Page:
Northern Michigan has a big stake in the debate raging in Lansing over Gov. Rick Snyder's commendable push for a second Detroit-Canada bridge that is threatened by a huge ad campaign by owners of the Ambassador Bridge, and by foot-dragging of fellow Republicans.
As Democratic 1983-90 Gov. James J. Blanchard, former U.S. ambassador to Canada, said in this space last year, "It's a big, big deal" beyond Detroit--a sentiment of support of the project echoed by fellow ex-Democratic 2003-10 Gov. Jennifer Granholm and former Republican Govs. William G. Milliken (1969-82) and John Engler (1991-2002) .
As President and CEO Doug Luciani of the Traverse City Area Chamber of Commerce said in the Traverse City Record-Eagle Saturday: "The ripple across Michigan is significant. This is a Michigan bridge, not a Detroit bridge."
On Friday, in announcing an historic agreement for a second international bridge across the Detroit River that they said would not cost Michigan taxpayers because Canada would front the state cost that would be paid off by tolls, Snyder and other U.S. and Canadian officials touted it as a way to create thousands of jobs and stimulate trade.
Canadian Prime Minister Stephen Harper, who was at the Windsor announcement along with U. S. Transportation Secretary Ray LaHood and others, said the "truly visionary project" will "mean both jobs and growth" in both countries."
Last year, Detroit-base Canadian General Counsel Roy Norton made appearances in Sault Ste. Marie, Escanaba, Marquette, Traverse City and other cities to, among things, note the number of Canadian-owned businesses in such northern cities as Petoskey, Alpena, Boyne City and East Jordan.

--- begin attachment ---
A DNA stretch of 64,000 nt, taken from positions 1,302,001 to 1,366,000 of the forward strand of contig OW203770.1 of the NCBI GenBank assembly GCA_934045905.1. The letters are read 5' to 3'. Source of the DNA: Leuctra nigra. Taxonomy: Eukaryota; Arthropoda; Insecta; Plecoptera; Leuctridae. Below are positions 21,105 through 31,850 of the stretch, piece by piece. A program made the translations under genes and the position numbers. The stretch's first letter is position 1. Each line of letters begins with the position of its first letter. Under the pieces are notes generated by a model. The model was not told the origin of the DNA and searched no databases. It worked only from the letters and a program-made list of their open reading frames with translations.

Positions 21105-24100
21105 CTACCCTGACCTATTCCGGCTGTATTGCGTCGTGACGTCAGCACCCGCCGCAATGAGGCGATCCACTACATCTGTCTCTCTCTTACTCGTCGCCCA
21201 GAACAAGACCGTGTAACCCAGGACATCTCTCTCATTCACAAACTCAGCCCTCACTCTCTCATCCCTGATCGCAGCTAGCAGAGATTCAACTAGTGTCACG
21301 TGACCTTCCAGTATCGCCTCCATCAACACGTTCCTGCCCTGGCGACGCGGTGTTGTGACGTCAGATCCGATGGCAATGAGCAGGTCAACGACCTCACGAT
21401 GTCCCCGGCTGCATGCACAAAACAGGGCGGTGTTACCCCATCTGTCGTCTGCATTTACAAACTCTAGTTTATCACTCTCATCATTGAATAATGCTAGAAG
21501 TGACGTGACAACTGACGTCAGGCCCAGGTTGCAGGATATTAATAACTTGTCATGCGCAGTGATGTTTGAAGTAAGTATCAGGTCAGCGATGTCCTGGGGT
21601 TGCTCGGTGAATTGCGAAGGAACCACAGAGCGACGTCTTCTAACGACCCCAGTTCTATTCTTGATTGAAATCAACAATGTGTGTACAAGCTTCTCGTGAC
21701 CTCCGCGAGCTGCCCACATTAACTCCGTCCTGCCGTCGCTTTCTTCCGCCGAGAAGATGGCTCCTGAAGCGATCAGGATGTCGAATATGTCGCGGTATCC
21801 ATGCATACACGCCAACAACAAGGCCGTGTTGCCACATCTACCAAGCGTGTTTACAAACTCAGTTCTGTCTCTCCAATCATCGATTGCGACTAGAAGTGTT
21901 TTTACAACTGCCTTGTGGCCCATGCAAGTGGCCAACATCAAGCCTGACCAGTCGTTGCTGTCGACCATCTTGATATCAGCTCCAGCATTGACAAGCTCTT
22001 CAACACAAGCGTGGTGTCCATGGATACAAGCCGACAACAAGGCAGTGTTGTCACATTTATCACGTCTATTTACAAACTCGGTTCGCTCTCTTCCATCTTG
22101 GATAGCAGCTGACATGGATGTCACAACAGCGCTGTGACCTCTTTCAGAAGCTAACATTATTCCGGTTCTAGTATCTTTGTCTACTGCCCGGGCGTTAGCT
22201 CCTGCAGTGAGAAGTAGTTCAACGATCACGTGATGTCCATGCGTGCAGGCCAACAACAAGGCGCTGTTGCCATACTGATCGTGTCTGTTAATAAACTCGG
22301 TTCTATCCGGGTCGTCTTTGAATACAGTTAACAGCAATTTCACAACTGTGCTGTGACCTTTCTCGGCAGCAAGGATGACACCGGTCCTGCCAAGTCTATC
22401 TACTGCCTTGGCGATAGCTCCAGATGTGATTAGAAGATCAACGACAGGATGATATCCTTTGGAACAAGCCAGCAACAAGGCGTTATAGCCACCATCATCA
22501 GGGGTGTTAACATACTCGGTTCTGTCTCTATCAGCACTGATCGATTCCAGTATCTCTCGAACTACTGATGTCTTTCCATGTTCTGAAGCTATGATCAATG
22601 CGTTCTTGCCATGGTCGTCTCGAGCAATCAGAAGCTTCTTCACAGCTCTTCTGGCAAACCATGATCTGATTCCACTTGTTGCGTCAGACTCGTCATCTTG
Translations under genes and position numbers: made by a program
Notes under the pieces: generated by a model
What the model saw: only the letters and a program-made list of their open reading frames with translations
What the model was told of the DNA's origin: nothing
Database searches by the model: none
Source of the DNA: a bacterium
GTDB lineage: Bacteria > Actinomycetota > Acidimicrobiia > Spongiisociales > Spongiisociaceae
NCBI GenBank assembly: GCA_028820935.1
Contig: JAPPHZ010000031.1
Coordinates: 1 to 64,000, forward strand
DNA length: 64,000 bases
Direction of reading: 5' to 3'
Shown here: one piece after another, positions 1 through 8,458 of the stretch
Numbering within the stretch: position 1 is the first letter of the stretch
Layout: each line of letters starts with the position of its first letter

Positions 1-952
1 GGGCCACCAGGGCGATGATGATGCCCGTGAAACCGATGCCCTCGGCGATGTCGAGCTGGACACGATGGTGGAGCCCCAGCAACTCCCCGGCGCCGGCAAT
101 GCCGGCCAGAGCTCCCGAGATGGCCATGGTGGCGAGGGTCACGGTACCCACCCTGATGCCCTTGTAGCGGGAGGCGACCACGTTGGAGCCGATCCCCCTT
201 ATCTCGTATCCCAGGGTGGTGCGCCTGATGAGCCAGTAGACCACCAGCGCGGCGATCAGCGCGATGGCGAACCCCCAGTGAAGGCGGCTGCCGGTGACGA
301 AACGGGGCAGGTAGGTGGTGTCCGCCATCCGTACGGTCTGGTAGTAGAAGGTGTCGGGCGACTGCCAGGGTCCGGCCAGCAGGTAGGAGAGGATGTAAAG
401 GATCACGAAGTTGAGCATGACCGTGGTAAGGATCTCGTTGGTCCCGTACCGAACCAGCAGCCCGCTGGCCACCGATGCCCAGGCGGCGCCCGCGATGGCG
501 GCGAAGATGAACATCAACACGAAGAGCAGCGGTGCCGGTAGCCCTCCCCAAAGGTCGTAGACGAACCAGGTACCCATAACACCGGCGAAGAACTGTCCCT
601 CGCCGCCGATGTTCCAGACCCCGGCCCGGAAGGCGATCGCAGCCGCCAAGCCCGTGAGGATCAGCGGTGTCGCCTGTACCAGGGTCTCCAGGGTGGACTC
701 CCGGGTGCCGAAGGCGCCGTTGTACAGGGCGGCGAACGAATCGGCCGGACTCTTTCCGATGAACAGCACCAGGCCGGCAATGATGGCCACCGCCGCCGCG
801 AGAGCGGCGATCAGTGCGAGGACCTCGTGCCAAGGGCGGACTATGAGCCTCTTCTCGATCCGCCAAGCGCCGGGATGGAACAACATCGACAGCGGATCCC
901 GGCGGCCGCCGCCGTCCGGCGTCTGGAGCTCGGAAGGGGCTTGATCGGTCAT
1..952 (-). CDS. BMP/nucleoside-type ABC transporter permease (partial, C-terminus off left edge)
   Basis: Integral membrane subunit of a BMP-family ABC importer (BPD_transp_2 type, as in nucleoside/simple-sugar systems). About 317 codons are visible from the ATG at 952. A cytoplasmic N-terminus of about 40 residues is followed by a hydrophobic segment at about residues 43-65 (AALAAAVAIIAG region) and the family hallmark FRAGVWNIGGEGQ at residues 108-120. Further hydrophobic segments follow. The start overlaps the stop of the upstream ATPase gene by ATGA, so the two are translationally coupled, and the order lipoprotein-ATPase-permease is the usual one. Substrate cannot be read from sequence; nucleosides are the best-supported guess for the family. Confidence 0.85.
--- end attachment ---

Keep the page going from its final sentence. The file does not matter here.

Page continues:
Last week's agreement came as owners of the Ambassador Bridge, who want to build a second span next to the current bridge-- a span opposed by Canada because of traffic congestion in Windsor --are accelerating a massive broadcast ad campaign opposing Snyder's proposal. They are trumpeting a petition drive that would require a statewide vote on the issue.
The Ambassador Bridge ad campaign is the most extensive and effective I can recall on a public issue in Michigan. Countering this, at least momentarily, is coverage and commentary favorable to Snyder's bid from Michigan's two major newspapers.
The Detroit Free Press, in big bold headlines atop page one proclaimed "New bridge means huge boost to state," accompanied by other headlines about "THOUSANDS OF JOBS...MORE TAX REVENUE...LONG-TERM GROWTH."
The Detroit News, in its biggest front page headline, said of the New International Trade Crossing: "$2.1B span to boost trade, economy."
The News, based on a report by the Center for Automotive Research in Ann Arbor, also headlined: "Crossing to generate jobs, revenue; Report: 4-year project will produce 12,000 jobs a year."
Radio/TV ads and newspaper headlines influence legislators who decide how state money is spent. But Snyder, frustrated by legislative inaction, has done a good job through government-to-government relations in getting federal and foreign help to accomplish what he could not accomplish in Lansing.